1. To focus on the things that matter. We all have a “to do” list that we likely dread looking at because of its sheer volume / length. There’s nothing quite as satisfying as scratching an item off the list, even if you know it’s not the most important item, or even a value-add item, right? In 2012, I resolve to minimize the number of tasks on my to do list by only including the items that offer insights into the business, add value to my customers or provide direct benefit my organization. The things which are likely to fall off the list in 2012 as a result? Reports that no one looks at, reports that people look at yet do nothing with, and presentation decks that are so repetitive month to month that even I get bored creating them, etc, etc, etc.
2. To be even more militant about customer sentiment. The business partners that I work with often hear me use the phrase “the quantitative data tells you what is happening, the qualitative (customer comments) tell you why.” Customer sentiment cannot be ignored without foregoing the value that is needed for an organization to differentiate itself from competitors. Everyone has customer conversations but they are not analyzed. Many have customer feedback programs that do not include explanations from the customer about the numeric score given. And still more have customer explanations that are not analyzed. Customer Sentiment Analytics is on my list again for 2012, but with an even higher point of focus. This one should definitely be on your list! Continue reading “2012 resolutions for a better working me (take any that you need for your list!)” »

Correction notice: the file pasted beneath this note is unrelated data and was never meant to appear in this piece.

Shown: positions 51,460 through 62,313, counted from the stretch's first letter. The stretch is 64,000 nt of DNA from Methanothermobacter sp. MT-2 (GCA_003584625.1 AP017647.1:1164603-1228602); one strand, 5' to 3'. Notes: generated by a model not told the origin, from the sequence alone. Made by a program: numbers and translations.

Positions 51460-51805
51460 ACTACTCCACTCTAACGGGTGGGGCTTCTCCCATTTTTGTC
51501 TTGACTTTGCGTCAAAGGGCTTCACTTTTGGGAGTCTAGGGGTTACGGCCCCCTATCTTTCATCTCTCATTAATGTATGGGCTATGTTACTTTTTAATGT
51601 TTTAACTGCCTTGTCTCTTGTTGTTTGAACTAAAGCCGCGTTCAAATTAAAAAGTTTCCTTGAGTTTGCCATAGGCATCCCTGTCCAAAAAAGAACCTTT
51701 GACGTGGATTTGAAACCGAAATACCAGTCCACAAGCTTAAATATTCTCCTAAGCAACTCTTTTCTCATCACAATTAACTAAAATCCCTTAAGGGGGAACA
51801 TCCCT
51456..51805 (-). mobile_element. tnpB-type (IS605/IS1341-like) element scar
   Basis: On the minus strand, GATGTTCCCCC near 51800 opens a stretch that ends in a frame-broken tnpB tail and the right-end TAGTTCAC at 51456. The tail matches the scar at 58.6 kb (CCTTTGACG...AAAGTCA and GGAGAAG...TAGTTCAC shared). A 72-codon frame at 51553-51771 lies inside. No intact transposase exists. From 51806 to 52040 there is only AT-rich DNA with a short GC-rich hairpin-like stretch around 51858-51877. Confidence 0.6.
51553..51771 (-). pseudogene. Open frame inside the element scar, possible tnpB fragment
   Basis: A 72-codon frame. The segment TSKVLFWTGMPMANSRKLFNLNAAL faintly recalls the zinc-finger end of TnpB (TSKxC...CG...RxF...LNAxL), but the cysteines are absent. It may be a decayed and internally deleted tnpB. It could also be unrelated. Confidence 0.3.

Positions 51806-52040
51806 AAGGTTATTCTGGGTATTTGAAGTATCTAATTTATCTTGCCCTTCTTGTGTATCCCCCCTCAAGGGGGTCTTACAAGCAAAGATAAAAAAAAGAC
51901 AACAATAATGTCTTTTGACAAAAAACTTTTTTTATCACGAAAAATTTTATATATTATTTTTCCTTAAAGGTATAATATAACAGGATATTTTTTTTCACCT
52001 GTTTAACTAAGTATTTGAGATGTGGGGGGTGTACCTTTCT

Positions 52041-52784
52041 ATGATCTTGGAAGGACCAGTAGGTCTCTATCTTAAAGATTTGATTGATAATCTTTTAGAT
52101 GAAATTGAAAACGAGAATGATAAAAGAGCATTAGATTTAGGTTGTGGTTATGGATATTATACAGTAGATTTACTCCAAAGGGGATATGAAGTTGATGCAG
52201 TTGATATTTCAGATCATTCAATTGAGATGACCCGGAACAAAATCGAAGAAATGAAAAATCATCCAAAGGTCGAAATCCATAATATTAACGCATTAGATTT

Tis the time of year when we’re all making resolutions both personally and professionally. This year, pledge to halt the risk to your organization by not effectively analyzing customer feedback and conversations. Your path is unclear and even treacherous without this necessary business intelligence. If you are not able to prove how these customer analytics have resulted in changes to your products or service strategy in 2011, then you dropped the ball last year. Don’t do it again in 2012. You just might not have the opportunity again in 2013.
Did you realize you have all of the raw data needed, so make the resolution to transform it correctly to be a better leader in 2012. Categorize and analyze the customer sentiment and proactively push the information through your organization and out to customers via the call center and social media. Be an assertive executive of positive sentiment and not a reactionary slave.
How would you leverage these customer comments? Continue reading “As the ball drops this New Year’s, don’t drop it again with customers in 2012.” »